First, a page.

s.i. exhibitions

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A continuation of Extended Techniques, an experimental lecture by Sprechgesang Institute focusing on nontraditional uses of conventional objects or tools, Asterisms is the active site for unexpected hybridizations of categorical knowledge, a break from normalized interpretations of experience.


The general idea is to have a range of artists (which might include dancers, plumbers, mathematicians, painters, biologists etc) presenting their work alongside one another in a gallery space. One idea is for an exhibition to exist as a well-curated collection of objects, introduced by a performative opening event. During the opening (or periodically throughout the duration of the exhibition), the artists would present their work in a somewhat-choreographed way, so that the different gestures and/or words of the artists begin to sync up or mirror each other throughout the evening.

possible scenario:

a. chef: prepares, seasons, and cooks several plates of fish. Exhibited objects include cooking appliances, ingredient list, spices, cooking utensils, receipts for fish, etc. During performance, chef cooks and distributes fish to other artists in the exhibition, while reciting instructions about his/her process.
b. chemist: works on a set of chemical equations in a make-shift lab. Exhibited objects a portable chemistry set, lab notebook, reference material, and other required equipment. During performance, chemist will perform tests while narrating results.
c. painter: as in a ‘traditional’ gallery exhibition, painter stands beside his/her work, wine glass in hand. During performance, painter speaks about the work in scripted fashion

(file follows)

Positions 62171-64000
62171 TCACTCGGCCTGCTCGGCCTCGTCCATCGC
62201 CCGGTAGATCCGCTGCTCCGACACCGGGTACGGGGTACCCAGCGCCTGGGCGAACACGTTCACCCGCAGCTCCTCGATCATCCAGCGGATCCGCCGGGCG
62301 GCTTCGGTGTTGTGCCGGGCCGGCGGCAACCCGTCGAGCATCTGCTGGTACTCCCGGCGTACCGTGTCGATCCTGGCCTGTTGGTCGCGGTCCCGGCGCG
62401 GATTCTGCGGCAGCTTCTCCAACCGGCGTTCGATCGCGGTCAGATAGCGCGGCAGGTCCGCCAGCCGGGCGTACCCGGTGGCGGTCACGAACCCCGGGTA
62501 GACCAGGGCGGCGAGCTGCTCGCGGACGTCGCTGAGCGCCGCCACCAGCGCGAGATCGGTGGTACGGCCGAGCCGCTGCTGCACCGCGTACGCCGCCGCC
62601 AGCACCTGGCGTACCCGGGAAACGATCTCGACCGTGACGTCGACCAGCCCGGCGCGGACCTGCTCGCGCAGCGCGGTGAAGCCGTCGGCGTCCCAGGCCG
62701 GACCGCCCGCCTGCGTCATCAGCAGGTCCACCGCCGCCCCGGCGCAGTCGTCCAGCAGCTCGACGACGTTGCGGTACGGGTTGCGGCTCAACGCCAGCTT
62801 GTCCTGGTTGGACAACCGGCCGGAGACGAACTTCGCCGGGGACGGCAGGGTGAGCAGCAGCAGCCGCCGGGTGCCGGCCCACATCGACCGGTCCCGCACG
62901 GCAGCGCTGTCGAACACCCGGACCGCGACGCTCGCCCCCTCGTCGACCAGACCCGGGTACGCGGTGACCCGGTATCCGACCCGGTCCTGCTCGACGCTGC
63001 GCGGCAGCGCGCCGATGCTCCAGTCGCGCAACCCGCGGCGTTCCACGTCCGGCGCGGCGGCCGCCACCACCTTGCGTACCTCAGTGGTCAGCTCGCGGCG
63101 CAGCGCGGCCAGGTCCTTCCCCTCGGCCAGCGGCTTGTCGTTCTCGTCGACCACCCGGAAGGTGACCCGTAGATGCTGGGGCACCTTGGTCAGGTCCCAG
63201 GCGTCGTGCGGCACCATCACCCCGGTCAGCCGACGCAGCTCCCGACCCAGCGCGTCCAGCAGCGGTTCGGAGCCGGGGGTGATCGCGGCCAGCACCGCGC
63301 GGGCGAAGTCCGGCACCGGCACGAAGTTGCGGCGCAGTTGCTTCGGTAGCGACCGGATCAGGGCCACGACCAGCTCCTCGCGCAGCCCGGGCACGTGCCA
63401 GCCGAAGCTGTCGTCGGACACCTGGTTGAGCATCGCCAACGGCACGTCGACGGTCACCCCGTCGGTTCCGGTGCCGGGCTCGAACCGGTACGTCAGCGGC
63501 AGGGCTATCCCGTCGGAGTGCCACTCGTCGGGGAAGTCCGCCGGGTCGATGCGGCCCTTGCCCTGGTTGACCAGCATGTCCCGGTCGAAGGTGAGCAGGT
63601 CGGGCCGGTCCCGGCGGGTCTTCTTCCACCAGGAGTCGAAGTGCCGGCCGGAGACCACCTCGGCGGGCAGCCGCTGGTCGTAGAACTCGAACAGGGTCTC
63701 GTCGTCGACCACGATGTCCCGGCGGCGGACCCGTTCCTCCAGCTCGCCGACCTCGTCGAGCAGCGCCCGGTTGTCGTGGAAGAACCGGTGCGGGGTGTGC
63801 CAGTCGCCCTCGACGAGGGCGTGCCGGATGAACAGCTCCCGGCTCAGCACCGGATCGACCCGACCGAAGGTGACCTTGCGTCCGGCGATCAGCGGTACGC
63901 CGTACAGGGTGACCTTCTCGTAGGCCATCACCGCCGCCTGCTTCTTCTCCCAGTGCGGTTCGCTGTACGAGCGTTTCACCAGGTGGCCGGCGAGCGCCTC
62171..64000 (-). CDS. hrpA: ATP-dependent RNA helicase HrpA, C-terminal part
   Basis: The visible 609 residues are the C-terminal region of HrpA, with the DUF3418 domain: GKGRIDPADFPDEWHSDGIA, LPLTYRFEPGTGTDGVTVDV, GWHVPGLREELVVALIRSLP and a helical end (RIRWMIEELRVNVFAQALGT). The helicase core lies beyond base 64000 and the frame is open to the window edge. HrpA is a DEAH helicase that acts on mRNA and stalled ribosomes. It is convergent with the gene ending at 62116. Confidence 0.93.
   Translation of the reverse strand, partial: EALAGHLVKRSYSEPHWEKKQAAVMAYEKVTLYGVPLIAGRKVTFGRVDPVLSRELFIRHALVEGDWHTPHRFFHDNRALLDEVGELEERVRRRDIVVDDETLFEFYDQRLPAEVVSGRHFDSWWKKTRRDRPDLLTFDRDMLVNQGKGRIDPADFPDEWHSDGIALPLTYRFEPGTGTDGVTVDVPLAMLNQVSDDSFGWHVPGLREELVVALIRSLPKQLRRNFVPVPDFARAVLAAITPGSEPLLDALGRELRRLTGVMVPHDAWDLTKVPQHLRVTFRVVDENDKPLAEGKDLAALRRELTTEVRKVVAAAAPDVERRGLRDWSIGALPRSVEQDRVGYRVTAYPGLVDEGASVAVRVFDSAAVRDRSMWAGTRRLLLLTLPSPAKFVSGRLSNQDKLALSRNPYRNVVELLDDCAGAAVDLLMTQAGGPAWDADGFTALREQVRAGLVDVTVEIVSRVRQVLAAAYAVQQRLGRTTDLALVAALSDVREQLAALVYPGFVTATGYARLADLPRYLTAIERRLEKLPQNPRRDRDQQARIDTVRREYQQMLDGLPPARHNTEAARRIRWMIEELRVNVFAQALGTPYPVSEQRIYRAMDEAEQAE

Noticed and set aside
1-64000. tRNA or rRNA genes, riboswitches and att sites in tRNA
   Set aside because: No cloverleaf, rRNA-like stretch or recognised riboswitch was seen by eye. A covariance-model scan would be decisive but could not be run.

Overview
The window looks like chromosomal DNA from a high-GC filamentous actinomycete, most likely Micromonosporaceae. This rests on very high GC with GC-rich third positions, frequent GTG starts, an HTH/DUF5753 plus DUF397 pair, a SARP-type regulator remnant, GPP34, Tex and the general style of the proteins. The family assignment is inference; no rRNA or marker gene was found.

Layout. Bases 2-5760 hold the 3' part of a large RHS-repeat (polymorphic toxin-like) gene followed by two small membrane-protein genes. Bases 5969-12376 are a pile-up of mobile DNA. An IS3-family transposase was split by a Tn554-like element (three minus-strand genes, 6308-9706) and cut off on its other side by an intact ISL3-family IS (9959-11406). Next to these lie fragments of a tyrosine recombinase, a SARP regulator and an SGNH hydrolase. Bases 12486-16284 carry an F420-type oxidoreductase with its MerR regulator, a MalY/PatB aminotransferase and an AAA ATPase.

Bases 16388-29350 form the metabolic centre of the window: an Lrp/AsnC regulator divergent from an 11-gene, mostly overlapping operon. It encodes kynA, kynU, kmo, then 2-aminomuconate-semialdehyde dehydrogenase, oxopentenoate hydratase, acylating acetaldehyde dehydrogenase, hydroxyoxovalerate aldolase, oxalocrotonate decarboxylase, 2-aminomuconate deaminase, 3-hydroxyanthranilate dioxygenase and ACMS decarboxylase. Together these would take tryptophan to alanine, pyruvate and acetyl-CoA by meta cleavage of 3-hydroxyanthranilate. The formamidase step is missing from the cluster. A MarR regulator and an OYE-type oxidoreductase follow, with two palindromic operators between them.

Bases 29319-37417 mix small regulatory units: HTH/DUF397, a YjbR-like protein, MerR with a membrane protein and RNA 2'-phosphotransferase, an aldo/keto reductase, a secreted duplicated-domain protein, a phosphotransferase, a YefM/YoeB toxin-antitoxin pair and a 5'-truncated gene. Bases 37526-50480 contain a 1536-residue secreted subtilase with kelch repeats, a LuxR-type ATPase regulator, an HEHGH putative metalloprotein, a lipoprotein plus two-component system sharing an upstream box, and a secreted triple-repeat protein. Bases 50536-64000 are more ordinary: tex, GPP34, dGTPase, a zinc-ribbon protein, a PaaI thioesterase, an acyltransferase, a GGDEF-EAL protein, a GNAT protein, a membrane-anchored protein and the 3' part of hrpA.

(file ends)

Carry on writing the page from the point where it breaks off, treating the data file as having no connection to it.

d. sculptor: mirroring the painter, see c.
e. toast enthusiast: a collector of toasters, demonstrates the usage of the toasters. He/she talks at length about his/her history of collecting these items, and presents resulting toast to other gallery artists. Exhibited objects include a collection of toasters lined up against the wall with appropriate ‘museum label’ type documentation.
f. potter: potter stands behind three identical pots. Periodically, he/she switches the order, not being able to decide the preferred presentation. He/she narrates this indecision throughout the performance.
g. therapist: therapist sits on a couch with stack of books. He/she attempts to analyze the other exhibiting artists while scribbling in a notebook. Or therapist just sits quietly and observes.
h. musician: prepares to play, mostly stands beside instrument. Periodically, musician will perform pieces of work. Objects exhibited include instrument, music stand, chair, water, pencil, and metronome.
i. choreographer: composes a work on the floor, in score-like fashion. He/she tries out different movements while composing. Objects exhibited include in-progress score/notes, reference material, water, etc.

During the opening, at first it is not noticeable that each artist is ‘performing’ certain orchestrated tasks. The actions seem recognizable, expected, or preparatory for an un-begun performance. But eventually, some co-ordination becomes visible. For example:

While rambling about work, the painter and the sculptor start to synchronize words and topics: “interested in the liminal space”, “subversion of social practices” etc……meanwhile the chef and the chemist begin to match each other’s rhythm in gestures through seasoning fish and activating pipettes……..the toast is done and the enthusiast offers each artist a piece………..the potter is getting more frustrated with the order of the objects and asks the choreographer to give an opinion…………meanwhile the therapist focuses in on the musician and starts rambling about possible diagnosis for observed behavior……the fish is done and the chef presents a piece of fish to the musician but the musician is busy playing so the chef feeds the musician a bite while he/she plays…….meanwhile the ramblings of the toast enthusiast begin to mirror the painter as well: “interested in the liminal space between the toast and the butter” etc etc.